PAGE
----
Marine shrimp farming is the most important aquaculture sector in the world and as reported by MPEDA in 2011 about 75 % of farmed shrimp is produced in Asia where in China, India, Malaysia and Indonesia. In penaeid prawn hatcheries, efforts to ensure the reproductive success of the prawn brood stock have focused almost entirely on the maturation stage of female spawners. The Successful and sustainability of any aquaculture system, whether saline water or fresh water, depends on the availability of quality brooders and seeds in the time. Shrimp culture productions are a vital measure in the fisheries division in India.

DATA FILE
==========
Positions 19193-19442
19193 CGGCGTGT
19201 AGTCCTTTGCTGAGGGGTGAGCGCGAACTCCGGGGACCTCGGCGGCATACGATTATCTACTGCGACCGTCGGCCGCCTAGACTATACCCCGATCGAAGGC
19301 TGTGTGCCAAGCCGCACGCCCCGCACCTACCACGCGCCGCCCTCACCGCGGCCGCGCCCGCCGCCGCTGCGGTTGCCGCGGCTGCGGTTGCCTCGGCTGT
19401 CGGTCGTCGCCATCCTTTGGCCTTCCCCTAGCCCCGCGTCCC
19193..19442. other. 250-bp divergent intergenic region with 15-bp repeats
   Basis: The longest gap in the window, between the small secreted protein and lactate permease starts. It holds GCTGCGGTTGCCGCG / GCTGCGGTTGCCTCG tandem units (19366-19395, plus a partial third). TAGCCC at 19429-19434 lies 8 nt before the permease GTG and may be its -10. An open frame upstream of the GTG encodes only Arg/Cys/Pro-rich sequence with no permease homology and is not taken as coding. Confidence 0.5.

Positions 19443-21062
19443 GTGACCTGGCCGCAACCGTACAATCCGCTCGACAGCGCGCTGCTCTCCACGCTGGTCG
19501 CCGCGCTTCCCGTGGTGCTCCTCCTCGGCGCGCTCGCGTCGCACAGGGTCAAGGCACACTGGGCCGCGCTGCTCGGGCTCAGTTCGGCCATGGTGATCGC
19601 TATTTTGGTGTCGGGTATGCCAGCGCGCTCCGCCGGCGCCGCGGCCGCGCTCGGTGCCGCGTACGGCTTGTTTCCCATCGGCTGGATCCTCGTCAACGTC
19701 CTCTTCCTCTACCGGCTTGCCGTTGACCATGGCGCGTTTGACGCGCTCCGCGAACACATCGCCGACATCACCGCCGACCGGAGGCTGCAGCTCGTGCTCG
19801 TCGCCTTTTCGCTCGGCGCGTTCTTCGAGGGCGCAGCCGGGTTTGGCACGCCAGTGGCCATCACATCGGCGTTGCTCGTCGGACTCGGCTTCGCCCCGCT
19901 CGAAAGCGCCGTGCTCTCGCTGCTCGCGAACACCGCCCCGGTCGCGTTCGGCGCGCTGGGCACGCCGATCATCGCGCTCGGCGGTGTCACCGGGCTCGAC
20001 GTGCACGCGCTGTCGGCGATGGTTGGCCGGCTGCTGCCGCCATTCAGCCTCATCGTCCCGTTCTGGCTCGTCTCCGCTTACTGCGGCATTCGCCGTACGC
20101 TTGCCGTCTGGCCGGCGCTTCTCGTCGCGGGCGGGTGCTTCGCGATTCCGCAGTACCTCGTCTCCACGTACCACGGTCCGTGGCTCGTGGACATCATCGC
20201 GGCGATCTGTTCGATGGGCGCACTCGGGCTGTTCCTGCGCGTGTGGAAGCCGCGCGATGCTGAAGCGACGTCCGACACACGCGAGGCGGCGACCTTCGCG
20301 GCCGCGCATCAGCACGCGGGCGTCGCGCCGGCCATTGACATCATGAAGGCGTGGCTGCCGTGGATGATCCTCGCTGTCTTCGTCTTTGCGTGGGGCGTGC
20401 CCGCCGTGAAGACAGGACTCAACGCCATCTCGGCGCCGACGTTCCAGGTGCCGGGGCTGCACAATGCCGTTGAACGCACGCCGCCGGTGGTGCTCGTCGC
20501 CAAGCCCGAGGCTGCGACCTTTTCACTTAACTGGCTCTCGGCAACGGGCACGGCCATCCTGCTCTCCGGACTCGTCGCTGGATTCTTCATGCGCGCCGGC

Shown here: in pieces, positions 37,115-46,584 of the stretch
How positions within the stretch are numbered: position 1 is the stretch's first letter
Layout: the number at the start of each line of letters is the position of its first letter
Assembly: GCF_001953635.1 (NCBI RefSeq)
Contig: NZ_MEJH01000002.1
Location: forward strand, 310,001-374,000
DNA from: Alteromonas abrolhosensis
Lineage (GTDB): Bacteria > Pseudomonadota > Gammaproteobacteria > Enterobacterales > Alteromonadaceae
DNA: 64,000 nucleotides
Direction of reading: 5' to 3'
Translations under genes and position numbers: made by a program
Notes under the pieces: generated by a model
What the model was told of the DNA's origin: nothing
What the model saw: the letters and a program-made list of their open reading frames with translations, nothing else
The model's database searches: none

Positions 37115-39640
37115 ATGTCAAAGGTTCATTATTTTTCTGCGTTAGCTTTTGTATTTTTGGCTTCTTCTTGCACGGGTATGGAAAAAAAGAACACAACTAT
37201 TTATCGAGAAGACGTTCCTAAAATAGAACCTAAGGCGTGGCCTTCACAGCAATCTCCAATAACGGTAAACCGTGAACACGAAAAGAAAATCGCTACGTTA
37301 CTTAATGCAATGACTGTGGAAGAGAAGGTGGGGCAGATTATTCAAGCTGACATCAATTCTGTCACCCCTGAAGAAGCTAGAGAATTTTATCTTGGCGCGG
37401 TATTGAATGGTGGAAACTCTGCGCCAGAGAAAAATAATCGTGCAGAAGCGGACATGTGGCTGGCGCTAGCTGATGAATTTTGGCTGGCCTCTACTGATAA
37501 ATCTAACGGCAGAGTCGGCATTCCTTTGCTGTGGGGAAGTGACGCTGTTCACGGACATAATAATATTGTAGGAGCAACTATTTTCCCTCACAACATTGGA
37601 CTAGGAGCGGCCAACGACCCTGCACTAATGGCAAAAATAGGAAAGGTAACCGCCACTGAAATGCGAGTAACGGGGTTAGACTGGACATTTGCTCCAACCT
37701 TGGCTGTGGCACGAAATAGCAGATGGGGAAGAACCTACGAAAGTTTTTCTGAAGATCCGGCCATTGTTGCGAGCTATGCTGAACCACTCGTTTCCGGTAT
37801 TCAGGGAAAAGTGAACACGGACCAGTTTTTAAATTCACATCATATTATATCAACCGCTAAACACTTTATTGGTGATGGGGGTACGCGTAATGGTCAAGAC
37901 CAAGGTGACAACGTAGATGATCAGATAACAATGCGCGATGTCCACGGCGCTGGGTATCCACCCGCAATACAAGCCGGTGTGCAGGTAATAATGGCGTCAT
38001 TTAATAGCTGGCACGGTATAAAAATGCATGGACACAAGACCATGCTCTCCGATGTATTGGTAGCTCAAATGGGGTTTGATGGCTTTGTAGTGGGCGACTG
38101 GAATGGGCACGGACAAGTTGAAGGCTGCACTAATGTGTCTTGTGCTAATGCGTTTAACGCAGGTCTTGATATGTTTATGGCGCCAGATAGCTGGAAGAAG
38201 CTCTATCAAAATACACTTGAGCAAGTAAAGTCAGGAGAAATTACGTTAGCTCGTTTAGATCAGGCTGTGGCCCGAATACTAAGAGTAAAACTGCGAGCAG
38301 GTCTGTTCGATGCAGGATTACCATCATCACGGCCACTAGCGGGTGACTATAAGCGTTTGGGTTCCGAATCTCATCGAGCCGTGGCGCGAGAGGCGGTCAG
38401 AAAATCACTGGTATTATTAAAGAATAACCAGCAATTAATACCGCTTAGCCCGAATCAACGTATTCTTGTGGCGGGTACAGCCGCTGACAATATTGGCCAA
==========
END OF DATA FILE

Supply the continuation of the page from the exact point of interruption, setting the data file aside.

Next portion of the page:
In penaeid prawn hatcheries, efforts to ensure the reproductive success of the prawn brood stock have focused almost entirely on the maturation stage of female spawners [1]. A large number of shrimp hatcheries have been established in India. All the hatcheries are using wild spawners and fully mature shrimps. Availability of such shrimps is very limited, seasonal and only at a few centers such as Nagapattinam, Palayar, Cuddalore, Chennai in Tamil Nadu, Visakhapatnam in Andrapradesh and Paradeep in Odisha. Hatcheries operate at less than 60% of their capacity due to non-availability of spawners/ Brood stocks. Further, the shrimp suffer mortality during the transportation at sea to on land. Quality gets to affected with infections due to handling and transportation stress. Unhealthy competition to hike up the prices The black tiger shrimp,Penaeus monodon is a major shrimp amid peaneids in addition to which is extreme appropriate for aquaculture in India. For that reason, P.monodon seed is a numerous demand and it is approximately 12 billion in each year. By the side of existing shrimp hatcheries able to produce 10 to 12 billion post larvae (FAO205).